November 21, 2012

3 Min Read
Circular File: Numbers Game

In early October, the city of San Francisco issued a press release proclaiming it had reached 80 percent landfill diversion. The city also claimed it set recycling and compost rate records that are “the highest of any city in North America.” San Francisco officials credited their source reduction, reuse, recycling and composting programs for enabling the high diversion rate.

Oddly, the only tonnage number in the press release was for the 444,000 tons of waste that were landfilled. San Francisco did not give recycling or composting tonnages or percentages. Nor did it say how much waste was generated. So how does it know how much it diverted and if it set any recycling records?

The waste generation number is easy to figure out. If the city sent 20 percent of its waste to landfills, then it generated 2,220,000 tons of waste. That’s a lot of garbage. If that number is accurate, then each man, woman and child in San Francisco generated 2.73 tons of trash last year, or more than 3 times as much as EPA’s estimated national per person waste generation rate.

As it turns out, San Francisco doesn’t know how much waste it generated. It uses generator surveys to estimate a waste baseline. It then updates that number yearly, based on estimates of population growth and economic activity. EPA only uses municipal solid waste in its national waste and recycling data. San Francisco uses that plus construction and demolition debris, nonhazardous industrial waste and sewage sludge. No wonder San Franciscans seem to generate so much trash.

Moreover, the city is using a statecreated waste diversion methodology California abandoned five years ago. It was replaced with a simpler and more accurate per capita disposal rate to measure progress toward waste reduction goals. In its discussion of the new system, CalRecycle notes that “diversion rates were based on estimates of generation that often were inaccurate."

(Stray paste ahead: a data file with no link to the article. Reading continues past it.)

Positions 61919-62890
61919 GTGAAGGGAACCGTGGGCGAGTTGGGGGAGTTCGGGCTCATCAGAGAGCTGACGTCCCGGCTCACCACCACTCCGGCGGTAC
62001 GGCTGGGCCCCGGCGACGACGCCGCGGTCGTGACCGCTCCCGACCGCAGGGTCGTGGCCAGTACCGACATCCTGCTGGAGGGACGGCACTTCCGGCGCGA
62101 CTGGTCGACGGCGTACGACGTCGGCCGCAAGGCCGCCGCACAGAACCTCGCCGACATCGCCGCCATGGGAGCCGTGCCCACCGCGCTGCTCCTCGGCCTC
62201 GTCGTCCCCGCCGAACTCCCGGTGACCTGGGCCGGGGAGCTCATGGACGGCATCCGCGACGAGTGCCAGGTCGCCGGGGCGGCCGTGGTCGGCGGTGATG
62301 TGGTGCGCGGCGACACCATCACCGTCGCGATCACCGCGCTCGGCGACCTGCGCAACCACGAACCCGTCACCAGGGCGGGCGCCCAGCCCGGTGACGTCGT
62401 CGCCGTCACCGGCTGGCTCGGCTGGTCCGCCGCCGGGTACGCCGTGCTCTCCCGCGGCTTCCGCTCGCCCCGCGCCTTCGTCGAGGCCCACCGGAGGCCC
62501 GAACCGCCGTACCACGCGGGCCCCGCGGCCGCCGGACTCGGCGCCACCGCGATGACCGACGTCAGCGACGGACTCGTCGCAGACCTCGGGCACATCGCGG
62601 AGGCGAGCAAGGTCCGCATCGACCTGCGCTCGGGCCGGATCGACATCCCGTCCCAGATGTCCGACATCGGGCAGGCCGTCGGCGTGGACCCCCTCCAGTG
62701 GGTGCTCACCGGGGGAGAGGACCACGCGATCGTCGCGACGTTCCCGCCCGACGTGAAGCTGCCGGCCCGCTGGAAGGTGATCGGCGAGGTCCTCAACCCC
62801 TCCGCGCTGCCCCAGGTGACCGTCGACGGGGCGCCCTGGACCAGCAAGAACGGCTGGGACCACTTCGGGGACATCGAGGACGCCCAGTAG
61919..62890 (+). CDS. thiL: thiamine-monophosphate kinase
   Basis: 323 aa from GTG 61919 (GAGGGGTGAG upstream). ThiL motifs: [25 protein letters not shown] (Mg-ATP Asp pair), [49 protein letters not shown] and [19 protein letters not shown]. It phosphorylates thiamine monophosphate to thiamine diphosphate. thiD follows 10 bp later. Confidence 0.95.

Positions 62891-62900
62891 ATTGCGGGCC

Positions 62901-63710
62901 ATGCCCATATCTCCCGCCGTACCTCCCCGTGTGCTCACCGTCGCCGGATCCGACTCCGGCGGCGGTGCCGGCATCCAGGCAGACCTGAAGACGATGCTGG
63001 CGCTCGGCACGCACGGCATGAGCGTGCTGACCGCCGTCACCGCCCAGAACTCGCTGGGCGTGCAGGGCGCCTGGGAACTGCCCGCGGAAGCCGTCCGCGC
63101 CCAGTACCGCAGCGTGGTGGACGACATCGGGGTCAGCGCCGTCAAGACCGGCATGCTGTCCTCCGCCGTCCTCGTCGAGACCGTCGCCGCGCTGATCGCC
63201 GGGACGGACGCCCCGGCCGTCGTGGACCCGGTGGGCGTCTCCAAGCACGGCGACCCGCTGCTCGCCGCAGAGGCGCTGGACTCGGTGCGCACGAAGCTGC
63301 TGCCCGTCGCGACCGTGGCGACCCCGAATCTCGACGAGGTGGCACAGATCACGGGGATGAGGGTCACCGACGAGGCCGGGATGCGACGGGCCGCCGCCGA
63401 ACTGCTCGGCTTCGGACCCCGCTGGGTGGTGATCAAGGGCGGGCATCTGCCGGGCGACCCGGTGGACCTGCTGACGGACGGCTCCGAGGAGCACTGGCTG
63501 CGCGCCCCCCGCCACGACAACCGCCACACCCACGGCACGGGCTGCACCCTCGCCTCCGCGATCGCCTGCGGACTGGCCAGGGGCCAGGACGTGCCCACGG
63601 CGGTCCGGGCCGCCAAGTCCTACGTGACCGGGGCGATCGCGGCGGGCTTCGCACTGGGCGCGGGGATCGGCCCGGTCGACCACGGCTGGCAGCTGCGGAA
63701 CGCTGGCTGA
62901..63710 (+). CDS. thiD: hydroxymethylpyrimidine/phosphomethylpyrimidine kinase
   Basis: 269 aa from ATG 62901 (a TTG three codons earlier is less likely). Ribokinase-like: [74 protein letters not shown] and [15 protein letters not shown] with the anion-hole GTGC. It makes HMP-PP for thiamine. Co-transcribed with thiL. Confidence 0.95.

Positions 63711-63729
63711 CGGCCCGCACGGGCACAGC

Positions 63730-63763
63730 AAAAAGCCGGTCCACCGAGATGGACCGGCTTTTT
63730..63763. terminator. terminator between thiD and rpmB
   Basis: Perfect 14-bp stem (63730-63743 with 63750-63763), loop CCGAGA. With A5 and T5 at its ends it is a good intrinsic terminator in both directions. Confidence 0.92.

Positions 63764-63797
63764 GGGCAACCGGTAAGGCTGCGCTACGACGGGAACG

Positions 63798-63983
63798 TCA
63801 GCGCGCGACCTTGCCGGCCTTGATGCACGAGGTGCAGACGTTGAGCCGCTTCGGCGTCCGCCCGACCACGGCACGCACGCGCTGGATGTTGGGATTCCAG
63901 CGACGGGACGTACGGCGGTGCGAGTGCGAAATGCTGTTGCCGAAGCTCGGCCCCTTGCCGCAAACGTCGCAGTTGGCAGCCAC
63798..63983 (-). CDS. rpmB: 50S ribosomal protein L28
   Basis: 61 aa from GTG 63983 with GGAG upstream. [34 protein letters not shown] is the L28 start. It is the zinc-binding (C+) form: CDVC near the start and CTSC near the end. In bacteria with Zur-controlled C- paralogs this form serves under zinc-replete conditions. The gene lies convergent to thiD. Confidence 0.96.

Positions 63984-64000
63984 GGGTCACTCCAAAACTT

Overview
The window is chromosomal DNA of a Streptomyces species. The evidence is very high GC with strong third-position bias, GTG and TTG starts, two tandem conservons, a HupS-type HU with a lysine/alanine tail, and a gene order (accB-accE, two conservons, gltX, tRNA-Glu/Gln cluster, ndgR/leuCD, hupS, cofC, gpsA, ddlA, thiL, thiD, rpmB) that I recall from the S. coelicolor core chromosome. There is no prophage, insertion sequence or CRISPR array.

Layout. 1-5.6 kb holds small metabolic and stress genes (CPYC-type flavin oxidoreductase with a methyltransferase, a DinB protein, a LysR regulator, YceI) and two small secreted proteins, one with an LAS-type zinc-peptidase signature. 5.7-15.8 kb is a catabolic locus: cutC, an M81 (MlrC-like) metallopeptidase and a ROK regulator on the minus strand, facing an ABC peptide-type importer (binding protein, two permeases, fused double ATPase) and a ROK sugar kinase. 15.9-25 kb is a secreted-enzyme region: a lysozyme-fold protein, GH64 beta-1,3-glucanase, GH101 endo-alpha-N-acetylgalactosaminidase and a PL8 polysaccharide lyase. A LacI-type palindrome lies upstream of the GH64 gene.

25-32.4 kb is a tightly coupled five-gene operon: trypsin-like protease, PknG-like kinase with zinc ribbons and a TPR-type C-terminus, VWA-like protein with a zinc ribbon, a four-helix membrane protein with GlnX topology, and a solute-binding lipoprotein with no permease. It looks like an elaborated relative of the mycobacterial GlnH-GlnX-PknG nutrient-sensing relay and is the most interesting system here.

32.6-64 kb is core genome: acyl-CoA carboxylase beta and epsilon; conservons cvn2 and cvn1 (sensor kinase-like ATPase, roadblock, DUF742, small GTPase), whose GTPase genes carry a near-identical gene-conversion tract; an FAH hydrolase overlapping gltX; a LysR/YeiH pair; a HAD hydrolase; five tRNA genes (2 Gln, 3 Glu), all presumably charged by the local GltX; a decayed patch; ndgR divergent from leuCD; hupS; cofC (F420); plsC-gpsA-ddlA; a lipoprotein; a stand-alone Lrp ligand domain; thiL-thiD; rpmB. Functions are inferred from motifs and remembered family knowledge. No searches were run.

San Francisco can clearly demonstrate consistent and steady reductions in the amount of waste it sends to landfills. But if it cannot give real numbers for waste generation, recycling or composting, how can it claim an 80 percent diversion rate?

I do not mean to belittle San Francisco’s immense achievements in recycling and composting. Recology, the city’s solid waste and recycling contractor, has long been a leader in both recycling and composting programs. San Francisco has America’s longest continuously operating curbside recycling program. The city’s curbside program dates back at least to 1962 when Recology’s predecessor company began collecting newspapers separately from garbage and placing them in a rack underneath the garbage truck’s compaction unit. Over time, that program added cans, bottles, other grades of paper, plastics, and yard and food waste. Recology replaced garbage trucks with recycling trucks.

San Franciscans should be proud of their recovery programs. Their city is clearly among the top recycling and composting cities in North America. But without verifiable data for waste generation, recycling and composting, the city inadvertently undermines its record of success. Tonnage data from the city’s contractor-operated residential and commercial recycling, composting and disposal programs are easy to get. But they do not cover the entire waste universe claimed for 80 percent diversion. And perhaps that is the problem.  With accurate data focusing on a measureable waste universe, the city will be better able to serve as a model for others to follow.

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